- William Henry Branson (1887-1961), American Seventh-day Adventist minister and administrator, 14th President of the General Conference of Seventh day Adventists (1950-1954)
- Jeffery Glenn Branson (b. 1967), American Major League Baseball infielder who played 1992 to 2001, current assistant hitting coach with the Pittsburgh Pirates
- Herman Russell Branson (1914-1995), African-American physicist, chemist and educator, best known for his research on the alpha helix protein structure
- Enoch Lloyd Branson (1854-1925), American portrait artist of Southern politicians
- Frederick Page Branson, American Democrat politician, Justice of Oklahoma State Supreme Court, 1926-29; Chief Justice of Oklahoma State Supreme Court, 1927-29
- Edward L. Branson (1870-1935), American Republican politician, Franklin County Attorney; Member of Michigan State Senate 9th District, 1929-32; Defeated, 1932
- Charles A. Branson, American politician, U.S. Vice Consul in Sheffield, 1884
- C. F. Branson, American Republican politician, Delegate to Republican National Convention from Georgia, 1960
- L. C. Branson, American politician, Independent Candidate for Governor of Nevada, 1934
- Martha Bond Branson, American Republican politician, Alternate Delegate to Republican National Convention from Georgia, 2008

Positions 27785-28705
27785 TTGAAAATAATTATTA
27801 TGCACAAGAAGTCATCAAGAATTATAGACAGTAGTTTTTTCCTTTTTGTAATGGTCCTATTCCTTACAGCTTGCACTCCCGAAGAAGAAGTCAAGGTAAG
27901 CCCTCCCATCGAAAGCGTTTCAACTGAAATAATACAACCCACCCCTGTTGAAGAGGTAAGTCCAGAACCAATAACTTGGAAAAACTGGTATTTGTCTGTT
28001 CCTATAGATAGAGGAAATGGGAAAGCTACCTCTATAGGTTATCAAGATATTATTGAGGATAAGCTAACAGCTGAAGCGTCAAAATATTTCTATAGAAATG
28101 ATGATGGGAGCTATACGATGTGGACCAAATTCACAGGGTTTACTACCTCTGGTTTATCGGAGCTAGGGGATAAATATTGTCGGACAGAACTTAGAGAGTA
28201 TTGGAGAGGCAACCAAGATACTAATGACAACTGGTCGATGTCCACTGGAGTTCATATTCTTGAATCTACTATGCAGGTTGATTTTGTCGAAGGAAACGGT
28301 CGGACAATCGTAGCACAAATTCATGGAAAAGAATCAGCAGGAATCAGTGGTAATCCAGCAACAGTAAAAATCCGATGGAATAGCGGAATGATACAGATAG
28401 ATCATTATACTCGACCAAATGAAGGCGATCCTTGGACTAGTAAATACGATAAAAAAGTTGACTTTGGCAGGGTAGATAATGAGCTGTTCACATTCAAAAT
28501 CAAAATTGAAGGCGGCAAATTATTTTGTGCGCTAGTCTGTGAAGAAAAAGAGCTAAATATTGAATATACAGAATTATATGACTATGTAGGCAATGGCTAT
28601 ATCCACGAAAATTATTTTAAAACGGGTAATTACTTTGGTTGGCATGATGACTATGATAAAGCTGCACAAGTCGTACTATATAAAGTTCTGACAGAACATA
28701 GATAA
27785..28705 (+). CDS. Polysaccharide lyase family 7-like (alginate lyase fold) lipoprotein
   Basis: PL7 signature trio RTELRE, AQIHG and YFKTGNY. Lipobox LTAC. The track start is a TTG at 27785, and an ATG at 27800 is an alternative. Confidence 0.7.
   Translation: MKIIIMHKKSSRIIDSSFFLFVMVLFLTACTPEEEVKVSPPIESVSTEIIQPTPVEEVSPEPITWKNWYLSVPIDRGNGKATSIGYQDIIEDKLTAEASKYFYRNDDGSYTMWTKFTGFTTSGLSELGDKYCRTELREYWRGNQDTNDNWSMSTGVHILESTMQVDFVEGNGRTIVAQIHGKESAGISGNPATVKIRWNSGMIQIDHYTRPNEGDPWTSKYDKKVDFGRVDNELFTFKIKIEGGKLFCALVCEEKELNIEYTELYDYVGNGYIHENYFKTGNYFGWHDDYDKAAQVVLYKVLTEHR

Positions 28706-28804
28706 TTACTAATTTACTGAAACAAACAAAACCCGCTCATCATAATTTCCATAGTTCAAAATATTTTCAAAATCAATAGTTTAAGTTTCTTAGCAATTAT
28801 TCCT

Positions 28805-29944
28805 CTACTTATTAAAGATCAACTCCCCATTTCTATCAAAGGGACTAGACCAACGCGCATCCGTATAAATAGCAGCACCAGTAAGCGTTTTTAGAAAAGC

- Ellis Branson of Romine Township, Marion County, Illinois by Donald Ray Branson.
- History of the Branson Family adn Descendants by Joy Branson Gibbony.
The motto was originally a war cry or slogan. Mottoes first began to be shown with arms in the 14th and 15th centuries, but were not in general use until the 17th century. Thus the oldest coats of arms generally do not include a motto. Mottoes seldom form part of the grant of arms: Under most heraldic authorities, a motto is an optional component of the coat of arms, and can be added to or changed at will; many families have chosen not to display a motto.
Motto: Dum spiro spero
Motto Translation: While I have breath, I hope.
- Colletta, John P. They Came In Ships. Salt Lake City: Ancestry, 1993. Print.
- Le Patourel, John. The Norman Empire. New York: Oxford University Press, 1976. Print. (ISBN 0-19-822525-3).
- Leeson, Francis L. Dictionary of British Peerages. Baltimore: Genealogical Publishing, 1986. Print. (ISBN 0-8063-1121-5).
- Hanks, Hodges, Mills and Room. The Oxford Names Companion. Oxford: Oxford University Press, 2002. Print. (ISBN 0-19-860561-7).
- Holt, J.C. Ed. Domesday Studies. Woodbridge: Boydell, 1987. Print. (ISBN 0-85115-477-8).
- Lennard, Reginald. Rural England 1086-1135 A Study of Social and Agrarian Conditions. Oxford: Clarendon Press, 1959. Print.
- Hinde, Thomas Ed. The Domesday Book England's Heritage Then and Now. Surrey: Colour Library Books, 1995. Print. (ISBN 1-85833-440-3).
- MacAulay, Thomas Babington. History of England from the Accession of James the Second 4 volumes. New York: Harper and Brothers, 1879. Print.
- Burke, Sir Bernard. Burke's Genealogical and Heraldic History of the Landed Gentry: Including American Families with British Ancestry. (2 Volumes). London: Burke Publishing, 1939. Print.
- Ingram, Rev. James. Translator Anglo-Saxon Chronicle 1823. Print.
The Branson Family Crest was acquired from the Houseofnames.com archives. The Branson Family Crest was drawn according to heraldic standards based on published blazons. We generally include the oldest published family crest once associated with each surname.
This page was last modified on 17 November 2015 at 11:52.